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It is quite clear there should be an opportunity for everyone to exercise the right to buy. In London, people who use buy-to-let arrangements are getting a return of probably about 3% to 4% on their capital. They are not necessarily getting a huge rate of return, so they are providing facilities for people to live in accommodation when those people cannot possibly afford to buy their own home, or choose not to do so. There are people who choose to rent rather than buy because that suits their lifestyle better.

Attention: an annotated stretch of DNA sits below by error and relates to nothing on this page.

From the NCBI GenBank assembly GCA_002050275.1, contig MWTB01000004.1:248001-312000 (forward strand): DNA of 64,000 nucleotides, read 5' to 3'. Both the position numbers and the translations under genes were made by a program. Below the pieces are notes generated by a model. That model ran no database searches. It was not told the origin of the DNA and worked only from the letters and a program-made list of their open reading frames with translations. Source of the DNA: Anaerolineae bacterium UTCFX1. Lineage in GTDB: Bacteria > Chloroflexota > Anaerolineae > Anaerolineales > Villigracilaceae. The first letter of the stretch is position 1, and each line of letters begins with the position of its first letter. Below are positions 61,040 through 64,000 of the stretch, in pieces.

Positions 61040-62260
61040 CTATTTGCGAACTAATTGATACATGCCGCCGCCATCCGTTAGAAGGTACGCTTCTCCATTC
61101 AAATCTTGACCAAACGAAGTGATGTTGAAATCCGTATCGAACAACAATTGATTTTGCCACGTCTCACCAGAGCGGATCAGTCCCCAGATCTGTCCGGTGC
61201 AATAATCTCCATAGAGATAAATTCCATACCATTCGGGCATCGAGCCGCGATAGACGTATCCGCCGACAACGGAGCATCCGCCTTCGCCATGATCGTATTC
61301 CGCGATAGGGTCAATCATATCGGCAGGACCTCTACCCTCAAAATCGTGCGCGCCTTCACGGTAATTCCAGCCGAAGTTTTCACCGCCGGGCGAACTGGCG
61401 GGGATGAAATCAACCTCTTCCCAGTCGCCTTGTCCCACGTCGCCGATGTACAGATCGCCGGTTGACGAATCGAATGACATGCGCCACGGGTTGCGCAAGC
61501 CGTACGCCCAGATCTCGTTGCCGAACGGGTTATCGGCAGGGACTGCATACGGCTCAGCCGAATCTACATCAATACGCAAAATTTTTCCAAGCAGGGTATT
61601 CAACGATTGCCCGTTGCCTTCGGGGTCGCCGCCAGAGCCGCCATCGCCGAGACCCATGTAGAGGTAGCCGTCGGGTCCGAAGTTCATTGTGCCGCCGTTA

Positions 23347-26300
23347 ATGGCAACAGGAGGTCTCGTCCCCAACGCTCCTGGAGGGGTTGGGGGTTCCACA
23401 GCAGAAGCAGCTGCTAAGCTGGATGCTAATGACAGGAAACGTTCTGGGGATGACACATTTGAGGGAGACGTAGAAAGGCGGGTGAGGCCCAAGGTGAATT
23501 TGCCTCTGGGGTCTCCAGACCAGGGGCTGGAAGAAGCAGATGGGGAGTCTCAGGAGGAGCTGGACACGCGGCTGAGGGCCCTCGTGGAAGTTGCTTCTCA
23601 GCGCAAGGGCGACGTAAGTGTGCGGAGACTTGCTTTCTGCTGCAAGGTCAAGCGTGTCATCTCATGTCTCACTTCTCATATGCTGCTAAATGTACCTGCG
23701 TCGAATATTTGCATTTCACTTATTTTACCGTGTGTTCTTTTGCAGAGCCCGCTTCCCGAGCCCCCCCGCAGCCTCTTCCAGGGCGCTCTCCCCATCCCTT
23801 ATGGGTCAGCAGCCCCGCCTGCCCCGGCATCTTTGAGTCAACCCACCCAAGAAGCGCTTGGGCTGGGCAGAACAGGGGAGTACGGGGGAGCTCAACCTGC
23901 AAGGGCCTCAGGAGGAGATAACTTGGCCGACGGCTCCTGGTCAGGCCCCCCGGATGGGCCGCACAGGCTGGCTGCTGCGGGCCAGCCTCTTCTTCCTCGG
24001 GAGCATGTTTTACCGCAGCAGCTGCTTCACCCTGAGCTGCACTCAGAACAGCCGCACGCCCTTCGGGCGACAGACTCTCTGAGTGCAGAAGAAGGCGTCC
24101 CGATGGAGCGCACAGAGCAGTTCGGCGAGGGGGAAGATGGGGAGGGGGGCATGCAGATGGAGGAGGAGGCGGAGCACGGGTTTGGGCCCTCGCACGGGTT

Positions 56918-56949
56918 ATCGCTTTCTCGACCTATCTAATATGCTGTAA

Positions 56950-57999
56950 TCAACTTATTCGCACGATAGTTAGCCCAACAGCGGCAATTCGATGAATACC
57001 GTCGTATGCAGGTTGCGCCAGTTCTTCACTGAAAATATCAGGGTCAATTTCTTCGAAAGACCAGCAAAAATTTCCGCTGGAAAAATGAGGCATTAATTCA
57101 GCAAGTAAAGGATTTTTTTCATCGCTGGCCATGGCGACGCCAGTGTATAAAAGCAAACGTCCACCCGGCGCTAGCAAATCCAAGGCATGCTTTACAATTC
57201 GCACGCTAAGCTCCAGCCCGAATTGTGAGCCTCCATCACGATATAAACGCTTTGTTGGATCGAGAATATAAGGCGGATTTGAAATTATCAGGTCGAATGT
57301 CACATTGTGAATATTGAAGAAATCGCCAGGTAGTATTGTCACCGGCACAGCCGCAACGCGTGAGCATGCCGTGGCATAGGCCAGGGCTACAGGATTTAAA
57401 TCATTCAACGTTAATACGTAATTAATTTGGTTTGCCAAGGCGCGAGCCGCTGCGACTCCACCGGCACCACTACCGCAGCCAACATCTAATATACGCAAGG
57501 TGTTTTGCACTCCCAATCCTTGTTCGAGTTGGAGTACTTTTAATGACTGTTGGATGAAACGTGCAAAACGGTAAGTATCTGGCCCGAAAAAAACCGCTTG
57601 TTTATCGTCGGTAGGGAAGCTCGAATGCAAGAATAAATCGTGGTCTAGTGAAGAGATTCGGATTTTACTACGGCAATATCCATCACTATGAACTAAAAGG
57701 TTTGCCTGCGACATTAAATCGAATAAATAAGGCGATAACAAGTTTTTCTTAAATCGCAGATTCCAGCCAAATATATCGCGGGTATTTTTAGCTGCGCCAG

I want to move on to an issue that seems to have been forgotten in all this. The reality is that someone who demonstrates that their housing need is sufficient—in other words, they are homeless—has a chance of winning the lottery prize of getting social rented accommodation. If they currently get such a prize, they can live in the property for the rest of their life, regardless of their income. That has to be wrong; it should not happen. People come to me every day and say, “I can’t get a council property. I can’t afford to rent a property in the constituency. All the local authority is offering is, with respect, a place in Bradford, Wolverhampton or somewhere in Birmingham, but nowhere near London.” The reality is that people are being priced out of the market because we are building too few homes and, equally, we are allowing people to live in social rented accommodation for far too long after their incomes have risen considerably. That cannot be right. Social rented accommodation should be for people who need it.